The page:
§ Dr. John Cunningham
asked the Secretary of State for Defence if he will place in the House of Commons Library details of existing byelaws associated with the control of boating activities in the vincinity of coastal defence establishments, together with charts of the areas of sea and coast thus controlled, showing how such areas are delineated; and if he will make a statement.
§ Mr. Wiggin
[pursuant to his reply, 22 February 1982, c. 303.]: I have done so today. Several of the byelaws were introduced many years ago, and not all contain plans for the sea areas affected. The cost of making plans available in such cases would not be justified. Amendments to byelaws are in progress in some of these locations and new byelaws are to be introduced at others.
§ Dr. John Cunningham
asked the Secretary of State for Defence whether he will list in the Official Report the names and locations of coastal defence establishements where firing to sea takes place; what restrictions on sailing and boating are in force at each establishment; whether restrictions are enforced through byelaws in each case, giving the area of sea and coast affected by such restrictions; and if he will made a statement.
§ Mr. Wiggin
[pursuant to his reply, 22 February 1982, c. 303.]: The following is a list of coastal ranges whose danger areas extend over both land and sea. Ranges whose danger areas extend only over the sea are excluded.498W
Navy Air Weapons Range Bridgewater Bay, Somerset Bombardment Range Cape Wrath, Highland Infantry Weapons Range Kingsdown, Deal Kent Fraser Range Eastney, Hants British Underwater Test and Evaluation Centre Raasay, Skye and Lochalsh Infantry Weapons Range Straight Point, Devon Firing Range HMS Cambridge, Wembury, Devon Small Arms Range Grove Point, Portland, Dorset Army Infantry Weapons Range Ballykinler, Co. Down Infantry Weapons Range Barry Budeon, Tayside The Royal Artillery Range Benbecula, Western Isles Infantry Weapons Range Blackdog, Grampian Infantry Weapons Range Caldicott (Severn Tunnel) Gwent The Royal Armoured Corps Range Castlemartin, Dyfed Infantry Weapons Range Chickerell, Dorset Infantry Weapons Range Fingringhoe, Essex Infantry Weapons Range Fort George, Highland Infantry Weapons Range Hornsea, Yorks Infantry Weapons Range Hythe, Kent The Royal Armoured Corps Range Lulworth, Dorset Infantry Weapons Range Lydd, Kent Infantry Weapons Range Iydden Spout, Kent Infantry Weapons Range Magilligan, Co Londonderry The Royal Artillery Range Manorbier, Dyfed Infantry Weapons Range Penally, Dyfed Infantry Weapons Range Pilning, Avon Infantry Weapons Range Sealand, Cheshire Infantry Weapons Range Shoeburyness, Essex Infantry Weapons Range Tregantle, Cornwall Infantry Weapons Range Ty Croes, Gwynedd The Royal Engineers Demolition Range Yantlet, Kent Royal Air Force Air Weapons Range Cowden, Humberside Air Weapons Range Donna Nook, Lines Air Weapons Range Holbeach, Lines Air Weapons Range Pembrey, Dyfed Air Weapons Range Tain, Highland Air Weapons Range Wainfleet, Lines Procurement Executive Royal Aircraft Establishment Aberporth, Dyfed Proof and Experimental Establishment Eskmeals, Cumbria Military Vehicle Experimental Establishment Kirkcudbright, Dumfries and Galloway Aircraft Bombing Sea Range Luce Bay, Dumfries and Galloway Proof and Experimental Establishment Pendine, Dyfed Proof and Experimental Establishment Shoeburyness, Essex Territorial Army Infantry Weapons Range Altcar, Merseyside Infantry Weapons Range Binn Hill, Grampian Infantry Weapons Range Dingwall, Highland Infantry Weapons Range Lower Barvas, Isle of Lewis Infantry Weapons Range Pakefield, Suffolk Infantry Weapons Range Whitburn, Tyne and Wear Infantry Weapons Range Wick, Highland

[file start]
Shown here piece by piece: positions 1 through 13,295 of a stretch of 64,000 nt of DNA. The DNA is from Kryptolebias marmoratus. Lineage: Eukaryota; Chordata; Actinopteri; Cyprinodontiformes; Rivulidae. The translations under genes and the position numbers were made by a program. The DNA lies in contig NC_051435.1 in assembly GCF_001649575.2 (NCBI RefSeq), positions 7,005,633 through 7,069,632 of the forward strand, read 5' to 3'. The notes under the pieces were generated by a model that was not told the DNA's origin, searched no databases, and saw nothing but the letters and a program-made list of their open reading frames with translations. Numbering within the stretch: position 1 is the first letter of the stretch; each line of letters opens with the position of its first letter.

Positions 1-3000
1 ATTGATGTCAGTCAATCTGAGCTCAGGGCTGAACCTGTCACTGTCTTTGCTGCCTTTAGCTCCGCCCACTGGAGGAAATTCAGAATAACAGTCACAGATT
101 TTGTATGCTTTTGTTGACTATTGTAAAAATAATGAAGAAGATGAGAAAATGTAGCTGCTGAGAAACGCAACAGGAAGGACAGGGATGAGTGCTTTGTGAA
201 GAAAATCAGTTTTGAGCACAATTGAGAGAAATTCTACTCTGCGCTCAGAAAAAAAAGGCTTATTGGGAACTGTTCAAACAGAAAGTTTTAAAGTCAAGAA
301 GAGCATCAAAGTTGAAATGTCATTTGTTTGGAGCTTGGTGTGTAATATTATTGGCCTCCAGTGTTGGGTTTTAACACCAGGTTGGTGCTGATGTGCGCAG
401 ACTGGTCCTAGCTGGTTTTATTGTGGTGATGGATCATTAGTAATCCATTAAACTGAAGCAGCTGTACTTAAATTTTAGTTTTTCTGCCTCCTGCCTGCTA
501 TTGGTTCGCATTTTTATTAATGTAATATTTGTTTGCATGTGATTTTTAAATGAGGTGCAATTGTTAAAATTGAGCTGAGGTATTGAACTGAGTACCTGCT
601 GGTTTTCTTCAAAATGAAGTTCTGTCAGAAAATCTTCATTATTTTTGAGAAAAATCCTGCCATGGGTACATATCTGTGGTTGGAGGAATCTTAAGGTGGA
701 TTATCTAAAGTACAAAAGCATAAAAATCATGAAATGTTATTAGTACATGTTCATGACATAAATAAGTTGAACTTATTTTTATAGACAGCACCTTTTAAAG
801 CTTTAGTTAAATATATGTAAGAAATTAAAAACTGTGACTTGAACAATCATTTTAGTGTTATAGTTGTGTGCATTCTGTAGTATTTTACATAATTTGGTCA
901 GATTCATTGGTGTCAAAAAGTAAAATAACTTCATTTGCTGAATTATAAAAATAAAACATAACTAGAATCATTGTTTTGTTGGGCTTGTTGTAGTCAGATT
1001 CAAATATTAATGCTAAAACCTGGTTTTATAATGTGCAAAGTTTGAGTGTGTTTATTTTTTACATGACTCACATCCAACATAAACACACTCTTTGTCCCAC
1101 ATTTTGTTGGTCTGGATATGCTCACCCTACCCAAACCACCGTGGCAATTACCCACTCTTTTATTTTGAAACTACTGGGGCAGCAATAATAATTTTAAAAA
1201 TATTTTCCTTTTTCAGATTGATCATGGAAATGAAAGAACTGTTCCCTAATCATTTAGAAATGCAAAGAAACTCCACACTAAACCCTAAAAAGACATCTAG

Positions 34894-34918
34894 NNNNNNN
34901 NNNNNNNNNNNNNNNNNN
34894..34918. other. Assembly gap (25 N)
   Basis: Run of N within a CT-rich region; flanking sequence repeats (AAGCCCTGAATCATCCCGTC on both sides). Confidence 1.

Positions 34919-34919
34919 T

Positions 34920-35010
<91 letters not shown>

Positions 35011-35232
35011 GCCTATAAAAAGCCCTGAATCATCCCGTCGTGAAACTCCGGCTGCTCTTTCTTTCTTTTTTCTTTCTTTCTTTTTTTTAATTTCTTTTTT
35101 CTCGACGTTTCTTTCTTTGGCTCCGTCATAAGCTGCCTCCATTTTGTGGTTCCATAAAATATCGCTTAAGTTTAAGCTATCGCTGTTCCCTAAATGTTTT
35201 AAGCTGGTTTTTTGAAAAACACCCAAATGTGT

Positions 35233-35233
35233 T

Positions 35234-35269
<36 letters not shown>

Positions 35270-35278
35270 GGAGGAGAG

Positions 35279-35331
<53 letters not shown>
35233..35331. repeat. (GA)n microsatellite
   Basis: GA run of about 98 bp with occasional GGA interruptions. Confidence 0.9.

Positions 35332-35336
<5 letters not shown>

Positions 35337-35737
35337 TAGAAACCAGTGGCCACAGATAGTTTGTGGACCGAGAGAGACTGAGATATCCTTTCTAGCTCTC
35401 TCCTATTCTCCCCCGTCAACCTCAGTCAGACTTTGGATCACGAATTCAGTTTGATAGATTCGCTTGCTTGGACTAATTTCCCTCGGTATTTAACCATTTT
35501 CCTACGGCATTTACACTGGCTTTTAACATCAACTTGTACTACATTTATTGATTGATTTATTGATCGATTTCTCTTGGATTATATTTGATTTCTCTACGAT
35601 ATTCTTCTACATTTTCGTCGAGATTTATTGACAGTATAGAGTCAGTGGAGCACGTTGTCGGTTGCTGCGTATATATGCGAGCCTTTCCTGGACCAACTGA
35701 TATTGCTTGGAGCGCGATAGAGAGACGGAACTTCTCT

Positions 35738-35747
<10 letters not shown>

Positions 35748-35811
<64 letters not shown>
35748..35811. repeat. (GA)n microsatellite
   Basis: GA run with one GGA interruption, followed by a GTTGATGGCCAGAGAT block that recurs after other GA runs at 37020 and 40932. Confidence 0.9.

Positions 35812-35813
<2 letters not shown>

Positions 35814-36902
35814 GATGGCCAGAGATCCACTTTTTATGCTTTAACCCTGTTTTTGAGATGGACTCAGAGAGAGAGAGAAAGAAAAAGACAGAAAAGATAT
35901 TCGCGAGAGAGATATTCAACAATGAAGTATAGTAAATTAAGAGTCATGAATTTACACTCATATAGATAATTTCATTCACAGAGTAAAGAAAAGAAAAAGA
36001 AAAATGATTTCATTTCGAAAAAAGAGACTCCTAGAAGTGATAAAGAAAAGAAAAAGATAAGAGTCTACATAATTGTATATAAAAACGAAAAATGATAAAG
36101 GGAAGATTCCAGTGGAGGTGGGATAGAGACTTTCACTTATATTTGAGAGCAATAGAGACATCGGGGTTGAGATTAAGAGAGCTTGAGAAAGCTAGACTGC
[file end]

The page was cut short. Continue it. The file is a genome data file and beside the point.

Mandatory restrictions on sailing and boating can only be imposed to the extent that these are provided for in byelaws, copies of which I have placed in the Library. The sea areas covered by such mandatory restrictions are designated in the byelaws. In a few cases, however, defence establishments may have understandings with local sailing and boating communities, under which boats voluntarily leave those parts of the sea danger area in which firing is to take place. Of course, clear range procedures are followed to ensure that no boat in the danger area is at risk.